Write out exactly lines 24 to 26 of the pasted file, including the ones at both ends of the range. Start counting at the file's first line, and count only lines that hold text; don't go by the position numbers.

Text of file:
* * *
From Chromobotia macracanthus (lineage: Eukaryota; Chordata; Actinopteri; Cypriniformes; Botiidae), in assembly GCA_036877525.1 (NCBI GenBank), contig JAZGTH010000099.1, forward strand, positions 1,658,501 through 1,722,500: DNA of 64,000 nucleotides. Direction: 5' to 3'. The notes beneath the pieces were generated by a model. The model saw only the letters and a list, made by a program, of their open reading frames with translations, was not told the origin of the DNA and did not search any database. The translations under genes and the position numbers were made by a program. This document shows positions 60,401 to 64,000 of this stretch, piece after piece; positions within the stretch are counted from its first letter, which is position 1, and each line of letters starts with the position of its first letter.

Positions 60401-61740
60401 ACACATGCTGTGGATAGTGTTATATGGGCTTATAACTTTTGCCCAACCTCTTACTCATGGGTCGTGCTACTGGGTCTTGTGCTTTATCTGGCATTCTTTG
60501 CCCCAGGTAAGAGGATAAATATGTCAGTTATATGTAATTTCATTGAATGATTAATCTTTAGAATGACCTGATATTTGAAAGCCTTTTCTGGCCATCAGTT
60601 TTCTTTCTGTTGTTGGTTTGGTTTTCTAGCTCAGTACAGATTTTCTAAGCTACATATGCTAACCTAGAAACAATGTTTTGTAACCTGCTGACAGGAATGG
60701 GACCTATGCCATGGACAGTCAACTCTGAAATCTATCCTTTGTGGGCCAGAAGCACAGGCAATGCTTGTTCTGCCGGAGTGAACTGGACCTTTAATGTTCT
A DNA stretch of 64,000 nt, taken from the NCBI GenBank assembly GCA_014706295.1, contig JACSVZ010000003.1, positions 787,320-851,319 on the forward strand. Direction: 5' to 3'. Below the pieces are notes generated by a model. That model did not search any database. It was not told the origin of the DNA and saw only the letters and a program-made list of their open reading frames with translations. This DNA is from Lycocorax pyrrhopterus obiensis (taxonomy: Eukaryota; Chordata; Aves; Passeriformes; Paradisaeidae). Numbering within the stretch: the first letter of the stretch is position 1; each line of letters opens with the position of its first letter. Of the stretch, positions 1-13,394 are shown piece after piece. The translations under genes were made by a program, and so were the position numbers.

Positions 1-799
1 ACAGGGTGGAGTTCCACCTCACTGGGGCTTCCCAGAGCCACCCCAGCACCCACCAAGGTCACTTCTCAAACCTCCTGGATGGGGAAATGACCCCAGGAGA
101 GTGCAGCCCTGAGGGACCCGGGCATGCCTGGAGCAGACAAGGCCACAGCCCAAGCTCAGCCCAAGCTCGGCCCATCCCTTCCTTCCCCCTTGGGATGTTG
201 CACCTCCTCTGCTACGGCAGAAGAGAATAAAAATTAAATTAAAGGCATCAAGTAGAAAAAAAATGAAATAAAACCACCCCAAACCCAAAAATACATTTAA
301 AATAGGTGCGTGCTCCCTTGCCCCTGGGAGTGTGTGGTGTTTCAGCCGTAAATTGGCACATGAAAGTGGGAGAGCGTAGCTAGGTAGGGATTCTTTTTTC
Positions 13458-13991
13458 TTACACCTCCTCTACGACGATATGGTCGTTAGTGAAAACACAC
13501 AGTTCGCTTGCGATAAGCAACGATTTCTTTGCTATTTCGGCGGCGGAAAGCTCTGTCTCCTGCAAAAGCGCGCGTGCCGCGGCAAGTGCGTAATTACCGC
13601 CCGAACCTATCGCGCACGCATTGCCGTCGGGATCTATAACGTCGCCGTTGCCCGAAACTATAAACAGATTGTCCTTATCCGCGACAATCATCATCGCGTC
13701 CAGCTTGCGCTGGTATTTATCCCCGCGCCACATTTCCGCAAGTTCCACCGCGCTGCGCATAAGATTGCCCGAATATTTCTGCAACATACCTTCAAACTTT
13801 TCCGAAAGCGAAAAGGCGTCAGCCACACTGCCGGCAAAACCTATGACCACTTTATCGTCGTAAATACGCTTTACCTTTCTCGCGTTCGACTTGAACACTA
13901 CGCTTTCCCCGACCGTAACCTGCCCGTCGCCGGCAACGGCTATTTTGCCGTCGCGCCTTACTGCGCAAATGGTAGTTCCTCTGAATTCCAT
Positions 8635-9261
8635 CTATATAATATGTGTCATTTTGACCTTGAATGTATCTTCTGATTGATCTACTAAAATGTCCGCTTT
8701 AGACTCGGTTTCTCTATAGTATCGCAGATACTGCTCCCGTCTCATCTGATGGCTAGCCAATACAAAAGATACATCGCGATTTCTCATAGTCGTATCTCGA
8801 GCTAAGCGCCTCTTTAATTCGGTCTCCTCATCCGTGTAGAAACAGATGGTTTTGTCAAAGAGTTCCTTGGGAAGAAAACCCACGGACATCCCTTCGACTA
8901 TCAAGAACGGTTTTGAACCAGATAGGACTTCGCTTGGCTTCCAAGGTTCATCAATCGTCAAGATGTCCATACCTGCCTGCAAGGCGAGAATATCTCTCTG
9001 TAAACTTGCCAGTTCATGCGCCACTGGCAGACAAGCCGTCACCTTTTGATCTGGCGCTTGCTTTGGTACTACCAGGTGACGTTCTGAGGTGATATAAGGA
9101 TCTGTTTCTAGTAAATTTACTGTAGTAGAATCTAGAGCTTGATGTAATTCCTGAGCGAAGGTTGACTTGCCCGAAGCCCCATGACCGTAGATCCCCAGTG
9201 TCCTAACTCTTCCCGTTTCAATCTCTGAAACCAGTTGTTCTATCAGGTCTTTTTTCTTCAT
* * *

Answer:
8901 TCAAGAACGGTTTTGAACCAGATAGGACTTCGCTTGGCTTCCAAGGTTCATCAATCGTCAAGATGTCCATACCTGCCTGCAAGGCGAGAATATCTCTCTG
9001 TAAACTTGCCAGTTCATGCGCCACTGGCAGACAAGCCGTCACCTTTTGATCTGGCGCTTGCTTTGGTACTACCAGGTGACGTTCTGAGGTGATATAAGGA
9101 TCTGTTTCTAGTAAATTTACTGTAGTAGAATCTAGAGCTTGATGTAATTCCTGAGCGAAGGTTGACTTGCCCGAAGCCCCATGACCGTAGATCCCCAGTG